Sometimes I blog about controversial stuff… so I guess you could say that I’m relevant (whatever that means). Now, when it comes to the Christian evangelical doctrine of complementarianism, in the broader world of western society, it’s not really that controversial. In fact, it’s about as controversial as slavery. Is it okay to own another human being? Ask your average person on the street, and they will likely say, “No, of course not.” Do men have an inherent position of authority and/or leadership over women by virtue of the simple fact that they are men? Again, most people you’re likely to run into in your day-to-day life will say, “No, of course not.”
And yet, that is actually a belief that many Christians in our society hold (whether their lives reflect it or not). In fact, it is a view that many pastors reinforce and promote.
In case you’re somewhat unfamiliar with complemenatarianism, here’s a brief run-through. Complementarianism believes at its core that men and women are created with separate roles and responsibilities which serve to complement one another’s strengths and weaknesses. As stated, this is actually a really good thing, and I completely agree. I don’t want to get too far into the bushes, but a quick consideration of the plumbing of male and female genitalia will show you a complementarian element. My guess is that even the most egalitarian person would agree to complementarianism in this respect.
What isn’t usually mentioned upfront, but is always implied in complementarianism is that those roles and responsibility place men in an inherent positions of leadership and authority over women. Accordingly, God designed men to have the final say-so. Men are the leaders, and women complement their leadership by being good natural followers. This type of soft patriarchy is most often mentioned in relation to models of church leadership and family roles. So, women may teach in the church… but mostly just children and other women, and they can’t set doctrine, preach, cast vision, or make executive decisions for the church. Husbands and wives can (and should) make decisions together. But if there is an irreconcilable disagreement, it is up to the husband to have the final say.
To be sure, there are a litany of proof-texts to back up the complementarian position, and maybe some day I will take the time to show how a proper handling of those texts seldom if ever actually support this view. But for today, I want to talk about a unique parallel that I’ve noticed between this view and Daniel Tosh.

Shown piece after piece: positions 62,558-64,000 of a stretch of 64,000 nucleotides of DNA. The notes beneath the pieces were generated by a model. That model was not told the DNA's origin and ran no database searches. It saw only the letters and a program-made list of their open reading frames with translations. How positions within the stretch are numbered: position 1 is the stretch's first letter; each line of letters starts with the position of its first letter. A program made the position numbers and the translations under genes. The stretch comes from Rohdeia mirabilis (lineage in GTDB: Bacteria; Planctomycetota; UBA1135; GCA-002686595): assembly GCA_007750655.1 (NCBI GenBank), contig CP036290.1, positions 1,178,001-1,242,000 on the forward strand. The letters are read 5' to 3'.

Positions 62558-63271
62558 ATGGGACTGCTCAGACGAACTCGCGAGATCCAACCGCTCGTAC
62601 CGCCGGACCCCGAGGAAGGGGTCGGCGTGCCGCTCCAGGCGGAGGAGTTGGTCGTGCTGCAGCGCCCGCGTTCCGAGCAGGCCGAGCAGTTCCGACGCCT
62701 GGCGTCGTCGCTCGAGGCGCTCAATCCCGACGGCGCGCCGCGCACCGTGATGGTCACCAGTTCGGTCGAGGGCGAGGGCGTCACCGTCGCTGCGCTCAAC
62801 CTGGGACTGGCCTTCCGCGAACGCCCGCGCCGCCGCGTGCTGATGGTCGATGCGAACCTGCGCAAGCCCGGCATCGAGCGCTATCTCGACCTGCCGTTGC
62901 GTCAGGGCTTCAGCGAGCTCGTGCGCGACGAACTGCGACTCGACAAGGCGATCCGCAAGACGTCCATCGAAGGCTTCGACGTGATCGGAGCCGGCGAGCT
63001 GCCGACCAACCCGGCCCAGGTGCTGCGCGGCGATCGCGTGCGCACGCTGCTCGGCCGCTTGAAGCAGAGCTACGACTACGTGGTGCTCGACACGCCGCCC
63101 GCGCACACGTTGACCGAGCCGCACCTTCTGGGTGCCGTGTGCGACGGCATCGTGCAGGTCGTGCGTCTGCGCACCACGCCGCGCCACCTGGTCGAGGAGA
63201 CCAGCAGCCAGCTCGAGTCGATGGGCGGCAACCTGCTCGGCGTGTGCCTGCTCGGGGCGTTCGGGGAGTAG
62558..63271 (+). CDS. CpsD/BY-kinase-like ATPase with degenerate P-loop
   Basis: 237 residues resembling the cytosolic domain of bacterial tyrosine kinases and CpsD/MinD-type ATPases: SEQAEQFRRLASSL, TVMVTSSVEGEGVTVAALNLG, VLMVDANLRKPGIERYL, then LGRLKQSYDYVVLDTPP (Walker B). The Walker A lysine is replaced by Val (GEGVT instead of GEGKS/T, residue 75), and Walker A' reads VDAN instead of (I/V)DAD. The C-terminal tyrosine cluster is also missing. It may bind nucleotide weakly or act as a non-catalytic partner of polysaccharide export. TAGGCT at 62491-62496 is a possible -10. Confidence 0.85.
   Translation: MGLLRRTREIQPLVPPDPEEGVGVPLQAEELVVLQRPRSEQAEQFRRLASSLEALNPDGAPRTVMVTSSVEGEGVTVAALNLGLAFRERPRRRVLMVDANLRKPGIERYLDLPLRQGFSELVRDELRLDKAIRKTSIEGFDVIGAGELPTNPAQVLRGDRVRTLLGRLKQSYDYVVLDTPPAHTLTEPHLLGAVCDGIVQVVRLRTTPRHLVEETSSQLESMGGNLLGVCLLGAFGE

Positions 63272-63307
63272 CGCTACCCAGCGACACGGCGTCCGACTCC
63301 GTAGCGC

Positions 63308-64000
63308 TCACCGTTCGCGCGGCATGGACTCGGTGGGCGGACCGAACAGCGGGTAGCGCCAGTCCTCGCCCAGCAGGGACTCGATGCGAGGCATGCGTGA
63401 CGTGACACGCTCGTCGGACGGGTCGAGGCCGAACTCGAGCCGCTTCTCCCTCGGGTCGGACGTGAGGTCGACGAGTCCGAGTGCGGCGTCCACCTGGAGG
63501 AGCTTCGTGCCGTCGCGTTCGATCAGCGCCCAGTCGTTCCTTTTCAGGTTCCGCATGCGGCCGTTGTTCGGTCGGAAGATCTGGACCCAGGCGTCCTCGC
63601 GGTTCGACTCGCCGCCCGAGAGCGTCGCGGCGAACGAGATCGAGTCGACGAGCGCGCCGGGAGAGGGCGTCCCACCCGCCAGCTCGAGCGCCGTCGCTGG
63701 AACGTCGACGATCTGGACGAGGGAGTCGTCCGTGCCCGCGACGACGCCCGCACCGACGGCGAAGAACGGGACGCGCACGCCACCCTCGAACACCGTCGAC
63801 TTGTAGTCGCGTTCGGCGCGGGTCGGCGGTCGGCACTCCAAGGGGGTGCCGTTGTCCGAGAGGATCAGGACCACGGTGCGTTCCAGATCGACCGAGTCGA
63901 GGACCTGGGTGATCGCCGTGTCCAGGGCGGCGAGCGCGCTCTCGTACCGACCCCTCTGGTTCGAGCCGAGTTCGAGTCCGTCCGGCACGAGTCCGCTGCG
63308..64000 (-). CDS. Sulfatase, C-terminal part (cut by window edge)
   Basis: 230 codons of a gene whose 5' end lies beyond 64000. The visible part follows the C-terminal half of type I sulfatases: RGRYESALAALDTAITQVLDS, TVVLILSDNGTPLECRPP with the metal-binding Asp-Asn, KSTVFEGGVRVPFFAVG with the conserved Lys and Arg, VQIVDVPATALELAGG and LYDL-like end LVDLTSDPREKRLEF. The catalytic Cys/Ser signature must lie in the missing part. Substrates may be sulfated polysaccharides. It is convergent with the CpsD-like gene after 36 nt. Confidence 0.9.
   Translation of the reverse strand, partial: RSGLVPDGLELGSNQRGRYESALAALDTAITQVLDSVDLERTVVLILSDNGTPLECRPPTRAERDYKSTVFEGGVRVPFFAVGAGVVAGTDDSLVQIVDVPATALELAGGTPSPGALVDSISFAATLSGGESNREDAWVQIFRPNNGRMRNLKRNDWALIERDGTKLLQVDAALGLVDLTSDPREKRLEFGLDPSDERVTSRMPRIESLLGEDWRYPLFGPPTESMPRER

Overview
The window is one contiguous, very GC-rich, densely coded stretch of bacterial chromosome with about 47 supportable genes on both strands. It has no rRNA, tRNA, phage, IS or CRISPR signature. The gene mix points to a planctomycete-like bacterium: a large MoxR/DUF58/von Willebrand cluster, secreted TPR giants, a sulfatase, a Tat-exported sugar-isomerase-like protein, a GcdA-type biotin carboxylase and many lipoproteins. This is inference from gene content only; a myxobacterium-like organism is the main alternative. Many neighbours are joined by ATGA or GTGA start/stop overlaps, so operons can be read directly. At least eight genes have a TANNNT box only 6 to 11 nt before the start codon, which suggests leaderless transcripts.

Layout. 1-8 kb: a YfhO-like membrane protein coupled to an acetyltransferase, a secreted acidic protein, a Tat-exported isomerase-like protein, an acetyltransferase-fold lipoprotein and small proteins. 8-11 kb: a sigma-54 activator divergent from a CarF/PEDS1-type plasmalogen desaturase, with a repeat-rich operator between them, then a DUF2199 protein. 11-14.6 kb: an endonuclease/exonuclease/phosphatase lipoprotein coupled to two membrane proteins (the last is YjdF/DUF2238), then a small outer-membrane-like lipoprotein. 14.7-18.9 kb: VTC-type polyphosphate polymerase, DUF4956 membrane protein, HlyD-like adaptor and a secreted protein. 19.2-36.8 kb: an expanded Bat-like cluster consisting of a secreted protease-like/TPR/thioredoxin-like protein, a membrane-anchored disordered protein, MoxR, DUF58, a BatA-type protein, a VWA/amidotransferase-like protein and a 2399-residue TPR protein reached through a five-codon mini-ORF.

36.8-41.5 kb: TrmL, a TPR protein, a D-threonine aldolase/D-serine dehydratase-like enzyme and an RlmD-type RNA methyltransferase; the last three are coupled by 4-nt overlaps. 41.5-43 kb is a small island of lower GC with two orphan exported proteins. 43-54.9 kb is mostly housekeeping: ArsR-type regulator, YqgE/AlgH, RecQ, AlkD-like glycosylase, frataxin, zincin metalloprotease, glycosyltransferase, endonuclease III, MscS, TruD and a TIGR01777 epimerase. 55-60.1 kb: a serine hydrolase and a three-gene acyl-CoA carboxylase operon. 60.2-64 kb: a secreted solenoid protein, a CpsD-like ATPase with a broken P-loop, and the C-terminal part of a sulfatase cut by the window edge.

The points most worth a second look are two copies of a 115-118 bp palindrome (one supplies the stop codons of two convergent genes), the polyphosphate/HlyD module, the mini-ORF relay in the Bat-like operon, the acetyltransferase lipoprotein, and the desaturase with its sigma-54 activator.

What, Daniel Tosh?
That’s right, boys and girls. Daniel Tosh.
There is an interesting idea in comedy (particularly stand-up) known as punching up. Perhaps you’ve noticed it in minority comedians (e.g., black, hispanic, LGBT). It usually happens when a comedian makes fun of wealthy, white, upper-class, cisgendered men. Comics like Chris Rock and George Lopez do this all the time. And, you know what? It’s funny. Why? Because, both historically and presently, those are the people who have held most of the power in our society. Why can blacks make fun of whites? Because of slavery and Jim Crow laws. Why can LGBTs make fun of straight people? Because of the Pulse shooting and Westboro Baptist. Why can women make fun of men? Because of domestic abuse and systemic mysogyny (see menanism and hip hop culture).
In other words, punching up allows systemically oppressed and marginalized people a way to use humor to even the playing field of social inequalities. It is okay for minorities and the like to employ snark, satire, sarcasm, and criticism against the non-minority since they are operating from a position of disadvantage.
The inverse of punching up is known as punching down (in case you didn’t piece that together already). This is where someone in a position of authority and power makes comments that further put down already-marginalized and oppressed people. A perfect example of this is the comedian Daniel Tosh:
Tosh has made a career of producing edgy comedy, and by “edgy” what I mean is he punches down… a lot. As a wealthy, white, cisgendered man, virtually everyone is below him in terms of social status. You’d think he would adopt a different approach to comedy (since there are many others). But, nope. Tosh consistently punches down on others.
“I do not permit a woman to…”
Now, here’s where the rubber meets the road for complementarianism. It would be one thing if women had been the ones to decide that complemenatarianism is the truly Christian perspective on gender roles. In fact, it would be one thing if women had even had an equal say on the matter. But it is something else entirely that complementarianism is a perspective that men have handed (and often forced) onto women.
Spend some time following egalitarian minister, theologian, and blogger Jory Micah on Twitter, and you can’t help but notice how often Christian men try to force complimentarianism on her (and get angry when she won’t drink the kool-aid). Why? Because that’s what you do when someone beneath you starts to assert themselves too much, you find the biggest book on your shelf (usually a dusty old KJV Bible) to beat them over the head with and put them back in their place. You’d think if conplementarianism were really the sort of burden-shouldering sacrifice that it is often made out to be, Christian men would be thankful for women wanting to join them in servant leadership, not irate and insistent that they shut up and just let the boys tell them what the Bible says/means.
But if we’re honest, complementarianism at its core isn’t about self-sacrificial love and service. It’s about hanging onto old power structures, and keeping women out of roles that would grant them authority and equal leadership. And with that in mind, I think it’s fair to say that John Piper and Daniel Tosh are a lot more alike than either of them would probably ever admit.